Arranged in Heaven
Disgruntled. Isn’t that a great word? It’s one of those words where sound and definition match. I just finished reading Sara Jarrod’s Arranged in Heaven, and I’m feeling, eh, disgruntled. The first third of the book was irritating and even offensive at times; the middle got better and I found I liked the hero very much; the final third sort of dribbles off to a conclusion, with a little more irritation thrown in.
The two ghosts in this tale are the late Ruth Newman and the equally dead Sylvia Harris – both of whom are keeping their eyes on their respective children, Dan and Gayle, from the mists of heaven. Dan and Gayle are nice people (he’s a surgeon, she’s a swim coach) who need nice mates, so the deceased duo decides to pair them up.
Both Dan and Gayle are trying to overcome tragedies in their pasts: Dan lost the lower part of his leg to cancer when he was a boy and now wears a prosthesis; Gayle suffers from poor self-esteem due to the machinations of her overbearing father (also a surgeon, and head of the department at the hospital where Dan works). Gayle had succumbed to drugs and alcohol for a time, but is now clean and sober, and hopes to stay that way.
This isn’t a complex story. Dan and Gayle meet, have sex, fall in love, have sex, enjoy each other’s company, have sex, move in together, and have sex. When Dan and Gayle are not having sex, they are doing other things that are not described in nearly so much detail. Dan wants to marry Gayle, but fears the chemotherapy he underwent as a child has made him sterile; Gayle wants to marry Dan, but feels it’s only a matter of time before she falls off the wagon and returns to her old ways.
This book didn’t really do much for me. The ghosts were not sweet, funny ladies who watched adoringly over their children, neither did they take on any angelic characteristics, even given their heavenly address. At one point, Sylvia calls Dan a cripple “who can’t play golf or tennis – or even swim” with Gayla. And Ruth calls Gayla “a lush and a dope addict.” Most of the time, they’re not even paying attention to what their children are doing, and every other chapter is a ghostly recap of what had transpired on earth in the previous chapter. The ghosts served no real function except to give this book a lable of paranormal romance, and the story would have been much better served if it had been a straight romance, sans spirits.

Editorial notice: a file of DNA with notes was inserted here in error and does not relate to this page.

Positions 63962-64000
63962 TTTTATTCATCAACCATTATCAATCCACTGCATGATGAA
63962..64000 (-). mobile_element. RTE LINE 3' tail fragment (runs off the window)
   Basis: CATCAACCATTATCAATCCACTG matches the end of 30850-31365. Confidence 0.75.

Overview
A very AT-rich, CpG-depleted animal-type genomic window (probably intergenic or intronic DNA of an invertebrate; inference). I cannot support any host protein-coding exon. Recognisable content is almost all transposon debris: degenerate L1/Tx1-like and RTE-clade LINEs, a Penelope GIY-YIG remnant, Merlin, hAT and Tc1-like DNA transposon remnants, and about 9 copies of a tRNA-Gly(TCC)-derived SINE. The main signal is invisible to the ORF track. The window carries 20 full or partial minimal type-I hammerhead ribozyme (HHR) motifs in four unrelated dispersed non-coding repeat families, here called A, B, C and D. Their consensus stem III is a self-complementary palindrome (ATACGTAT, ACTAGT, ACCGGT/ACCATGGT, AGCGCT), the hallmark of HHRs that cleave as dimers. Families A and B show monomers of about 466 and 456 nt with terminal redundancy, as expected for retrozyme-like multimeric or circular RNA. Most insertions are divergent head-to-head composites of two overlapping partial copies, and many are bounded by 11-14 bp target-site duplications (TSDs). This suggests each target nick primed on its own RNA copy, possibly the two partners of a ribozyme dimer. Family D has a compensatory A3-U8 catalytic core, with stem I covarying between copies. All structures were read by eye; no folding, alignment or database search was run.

Then there’s the ick-factor dialogue: “He felt her coax him with talented inner muscles.” Talented? Like tap-dancing or yodeling? At one point Gayla “cupped his scrotum” while Dan pushed against the “wet, hot tip of her cervix.” Sort of like going from purple prose to Gray’s Anatomy in one giant leap – not exactly romantic allusions – a little too clinical for me.
Gayla has had trouble all her life with her over-bearing father. That he has rejected her is hurtful enough, but this guy actively tries to turn her friends, co-workers, and potential husbands against her by calling her names and warning people she’s going to fall off the wagon and disappoint them the way she disappointed him. When Dad finally does come around, he doesn’t take the blame for anything on himself, he blames his dead wife, Sylvia, for being too afraid of him to speak up. Puhleeze.
On the plus side, Dr. Dan is a wonderful character, and is the only thing keeping this book from being a D. If he existed in real life, any woman would be lucky to find such a nurturing, protective, loving, caring, kind-hearted, great-looking, athletic, sensitive, beta mate. I mean, Dr. Dan’s a real catch – a nice hero to read about, and the only really redeeming character in the story.
With such a cute title, given the sweet premise, this could have been a nice little story. But with all its problems, Arranged in Heaven didn’t stand the ghost of a chance.
|Review Date:||May 6, 1998|